In a marketing campaign inspired in part by reality television’s “Extreme Makeover,” in which a team of plastic surgeons and beauty consultants collaborate to smooth out someone’s less appealing physical features, San Jose dentist Martin Hatzke is promising to help someone smile.
He wants to provide free dental work to someone in need — a person without dental insurance or means to pay for it, for example — in conjunction with a beauty consultant and hairdresser who will step in to complete the makeover. He plans to target their customer databases and provide the makeover this fall. And, if the public service campaign proves successful, he says he will provide this free service three or four times a year.
Dr. Hatzke has done some pro bono work, but it isn’t his habit. Business is slower than usual, he says, and many of his patients are unemployed. So he decided to donate his expertise in slow times rather than wait for the economy to pick up.
The offering falls mostly under the heading of public relations, but he also calls it “patient education.”
Boosting one’s confidence is ever important, especially in tough times. In 1996, President Bill Clinton signed the federal welfare-to-work law, the goal of which is to help people on welfare programs get back in the work force, with a little help from government agencies and other services. It was a makeover program of sorts — a few small businesses and individuals have quietly helped provide the extra services such as providing work clothes, grooming services and self-help programs.
“I’ve got about 7,700 active client cases in the program right now,” says Alette Lundeberg, manager for CalWORKs, a welfare program that gives cash aid and services to eligible California families, including those in the welfare-to-work program.
“Eighty percent of them could use something,” Ms. Lundeberg says. “But how many people on welfare are going to spend money getting a haircut when they could pay for food for their children or bus fare to get to work?”
She says there are professionals in the community who are generous, but CalWORKs has little time to solicit help. Her caseload has grown 25 percent since last year, she says.
And beyond new clothes, there is a great need for personal makeover services — especially to help people feel confident enough to get back on their feet, adds Mary Boughton, executive director of Career Closet. The nonprofit professional clothing agency for women has locations in San Jose and San Mateo.
“I’ve had clients that won’t talk with you without their hand over their mouth,” Ms. Boughton says, referring to Career Closet clients.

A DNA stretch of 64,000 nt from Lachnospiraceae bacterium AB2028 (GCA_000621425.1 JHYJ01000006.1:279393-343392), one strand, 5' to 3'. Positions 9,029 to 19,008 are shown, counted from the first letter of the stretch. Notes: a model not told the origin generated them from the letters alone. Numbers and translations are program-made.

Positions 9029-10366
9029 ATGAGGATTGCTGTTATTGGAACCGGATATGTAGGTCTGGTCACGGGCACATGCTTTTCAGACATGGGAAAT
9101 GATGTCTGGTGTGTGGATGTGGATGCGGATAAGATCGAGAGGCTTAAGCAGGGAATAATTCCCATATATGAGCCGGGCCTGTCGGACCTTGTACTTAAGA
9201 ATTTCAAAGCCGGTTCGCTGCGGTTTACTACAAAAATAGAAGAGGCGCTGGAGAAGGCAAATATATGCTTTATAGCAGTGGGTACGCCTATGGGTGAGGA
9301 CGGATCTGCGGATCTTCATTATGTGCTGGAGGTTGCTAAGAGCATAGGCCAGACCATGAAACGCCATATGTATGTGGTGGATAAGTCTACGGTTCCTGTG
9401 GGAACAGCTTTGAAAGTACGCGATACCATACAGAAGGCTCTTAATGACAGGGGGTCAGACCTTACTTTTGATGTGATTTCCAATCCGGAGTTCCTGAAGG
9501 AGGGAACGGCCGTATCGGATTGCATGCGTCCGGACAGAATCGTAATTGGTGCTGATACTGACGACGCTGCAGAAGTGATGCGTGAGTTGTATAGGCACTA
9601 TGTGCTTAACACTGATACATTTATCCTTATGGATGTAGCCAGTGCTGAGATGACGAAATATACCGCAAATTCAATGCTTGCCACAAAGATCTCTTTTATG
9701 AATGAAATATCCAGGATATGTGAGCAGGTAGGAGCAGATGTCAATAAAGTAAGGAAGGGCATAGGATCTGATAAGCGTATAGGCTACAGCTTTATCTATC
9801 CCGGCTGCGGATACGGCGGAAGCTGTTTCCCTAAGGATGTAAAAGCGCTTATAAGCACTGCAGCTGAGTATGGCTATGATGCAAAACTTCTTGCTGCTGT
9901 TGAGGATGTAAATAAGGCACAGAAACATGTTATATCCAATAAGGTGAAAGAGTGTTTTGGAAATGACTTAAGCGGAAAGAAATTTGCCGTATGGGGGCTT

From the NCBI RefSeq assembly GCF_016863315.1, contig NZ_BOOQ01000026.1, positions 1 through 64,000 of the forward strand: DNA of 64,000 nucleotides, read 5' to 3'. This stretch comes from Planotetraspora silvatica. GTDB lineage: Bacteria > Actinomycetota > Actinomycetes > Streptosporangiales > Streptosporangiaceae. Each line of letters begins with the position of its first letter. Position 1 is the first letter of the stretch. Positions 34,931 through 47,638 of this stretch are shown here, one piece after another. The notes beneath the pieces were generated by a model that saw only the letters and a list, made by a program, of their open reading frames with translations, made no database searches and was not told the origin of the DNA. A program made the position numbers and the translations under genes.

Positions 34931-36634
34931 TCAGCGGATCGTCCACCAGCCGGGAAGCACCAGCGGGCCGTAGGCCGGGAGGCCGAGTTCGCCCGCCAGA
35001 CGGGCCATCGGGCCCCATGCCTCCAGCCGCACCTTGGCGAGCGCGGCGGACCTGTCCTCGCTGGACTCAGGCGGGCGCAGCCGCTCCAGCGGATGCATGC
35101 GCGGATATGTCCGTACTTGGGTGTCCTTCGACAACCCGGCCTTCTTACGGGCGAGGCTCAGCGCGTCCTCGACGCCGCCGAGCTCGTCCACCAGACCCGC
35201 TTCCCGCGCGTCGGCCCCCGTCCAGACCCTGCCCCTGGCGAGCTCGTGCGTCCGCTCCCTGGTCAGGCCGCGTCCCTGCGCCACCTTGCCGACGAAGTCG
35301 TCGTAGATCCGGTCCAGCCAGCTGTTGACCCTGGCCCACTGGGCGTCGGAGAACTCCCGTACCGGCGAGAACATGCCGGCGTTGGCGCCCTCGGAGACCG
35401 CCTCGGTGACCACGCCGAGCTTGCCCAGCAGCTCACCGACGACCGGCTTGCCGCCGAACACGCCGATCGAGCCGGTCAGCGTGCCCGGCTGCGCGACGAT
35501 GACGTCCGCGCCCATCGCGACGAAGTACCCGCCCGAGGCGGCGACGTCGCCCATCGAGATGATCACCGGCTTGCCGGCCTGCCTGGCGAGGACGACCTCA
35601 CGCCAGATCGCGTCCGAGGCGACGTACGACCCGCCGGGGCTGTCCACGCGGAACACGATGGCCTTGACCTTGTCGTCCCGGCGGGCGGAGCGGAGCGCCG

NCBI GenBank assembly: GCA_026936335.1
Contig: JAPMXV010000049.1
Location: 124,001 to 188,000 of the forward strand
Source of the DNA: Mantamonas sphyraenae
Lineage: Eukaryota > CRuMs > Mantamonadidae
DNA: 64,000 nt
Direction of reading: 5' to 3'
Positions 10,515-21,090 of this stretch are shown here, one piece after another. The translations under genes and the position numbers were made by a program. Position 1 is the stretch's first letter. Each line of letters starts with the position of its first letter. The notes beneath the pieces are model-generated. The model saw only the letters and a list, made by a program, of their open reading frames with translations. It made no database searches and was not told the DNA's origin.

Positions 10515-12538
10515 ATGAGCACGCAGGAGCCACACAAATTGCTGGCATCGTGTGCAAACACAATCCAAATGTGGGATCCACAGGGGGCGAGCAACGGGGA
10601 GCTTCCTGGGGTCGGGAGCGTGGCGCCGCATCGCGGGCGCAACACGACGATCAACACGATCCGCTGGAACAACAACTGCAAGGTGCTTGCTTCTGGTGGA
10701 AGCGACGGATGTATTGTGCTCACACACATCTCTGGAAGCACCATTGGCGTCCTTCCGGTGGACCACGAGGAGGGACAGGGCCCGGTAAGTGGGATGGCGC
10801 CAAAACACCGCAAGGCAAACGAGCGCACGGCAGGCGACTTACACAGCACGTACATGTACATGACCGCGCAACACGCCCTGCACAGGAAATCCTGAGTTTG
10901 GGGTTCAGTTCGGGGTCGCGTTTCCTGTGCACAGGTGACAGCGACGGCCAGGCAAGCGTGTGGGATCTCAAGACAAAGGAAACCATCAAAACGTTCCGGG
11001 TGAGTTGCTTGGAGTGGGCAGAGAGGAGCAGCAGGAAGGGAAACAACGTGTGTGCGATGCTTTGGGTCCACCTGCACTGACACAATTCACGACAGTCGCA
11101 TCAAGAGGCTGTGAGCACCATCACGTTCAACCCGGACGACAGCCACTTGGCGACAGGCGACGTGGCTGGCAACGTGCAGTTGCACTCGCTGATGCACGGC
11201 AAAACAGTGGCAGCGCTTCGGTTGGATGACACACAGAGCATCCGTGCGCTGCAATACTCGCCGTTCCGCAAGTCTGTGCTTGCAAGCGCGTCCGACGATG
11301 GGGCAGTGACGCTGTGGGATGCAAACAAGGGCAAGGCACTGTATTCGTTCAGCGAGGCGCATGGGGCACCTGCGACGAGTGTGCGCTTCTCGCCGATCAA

She refers some clients to county- and state-funded programs that offer free dental care or tattoo removal through the CalWORKs welfare-to-work program. But service professionals who step forward to do the makeover work are not that common, she says. At times, Ms. Boughton would ask her own hairdresser to help out.
“I’m pretty happy to help them,” says the hairdresser, Jenie Srisavathay, of Hair Conspiracy in San Jose. “If they can find a job, that’s great.”
Makeover recipients couldn’t be happier. Rose Yu’s job training through Goodwill Industries helped her get back to work after many years as a homemaker. But she says it was an appointment with a professional fashion consultant during Mervyn’s annual clothing giveaway that gave her the boost, “ready to go into a new world.”
Last year the 49-year-old benefited from Mervyn’s Community Closet program, a “department store on wheels” created in 1998 that the Hayward-based retailer rolls into different cities nationwide. More than 1,000 men and women get a free work wardrobe aboard the 72-foot big rig, which has been retrofitted with hardwood floors, dressing rooms, mirrors, seats — even skylights over racks of new professional attire. A fashion designer helped Ms. Yu mix and match accessories with a new pants and skirt set.
This year, however, Mervyn’s is redirecting its work-wardrobe funds toward helping underserved children get new school clothes. In December, the store will be giving out sweaters and jackets, says Mervyn’s spokeswoman Anne-Marie Reid. Still, the retailer donates 5 percent of its pre-tax profits to charities, says Bernard Boudreaux, senior manager for Minneapolis-based Target Corp., which owns Mervyn’s.
In August, the company said it had second quarter sales of $821 million, a 7.3 percent decrease compared to last year’s second quarter. Comparable-store sales during the quarter dropped 7.9 percent this year compared to last.
It’s uncertain if the retailer will return to outfitting adults in need via the roving Community Closet.
“That program was meant to fill a specific need,” says Mr. Bourdreaux. “As the years have gone by it keeps morphing into different things. We have a lot of proposals on the table.”
While he says there are plenty of businesses and organizations that have “huge programs” to help people get back to work, it’s the small donations that make a big difference, say nonprofit directors.
With so many people out of work and corporate donations decreasing, this is an opportune time for volunteer work, says Career Closet’s Ms. Boughton. “You can really make a difference by giving time.”
Some, like Dr. Hatzke, hope his good deed will make a difference in someone’s life, “maybe somebody who’s not able to smile and feel comfortable and it’s holding them back.”
JENNIFER PITTMAN is a freelance writer based in Santa Cruz.
This article is published here.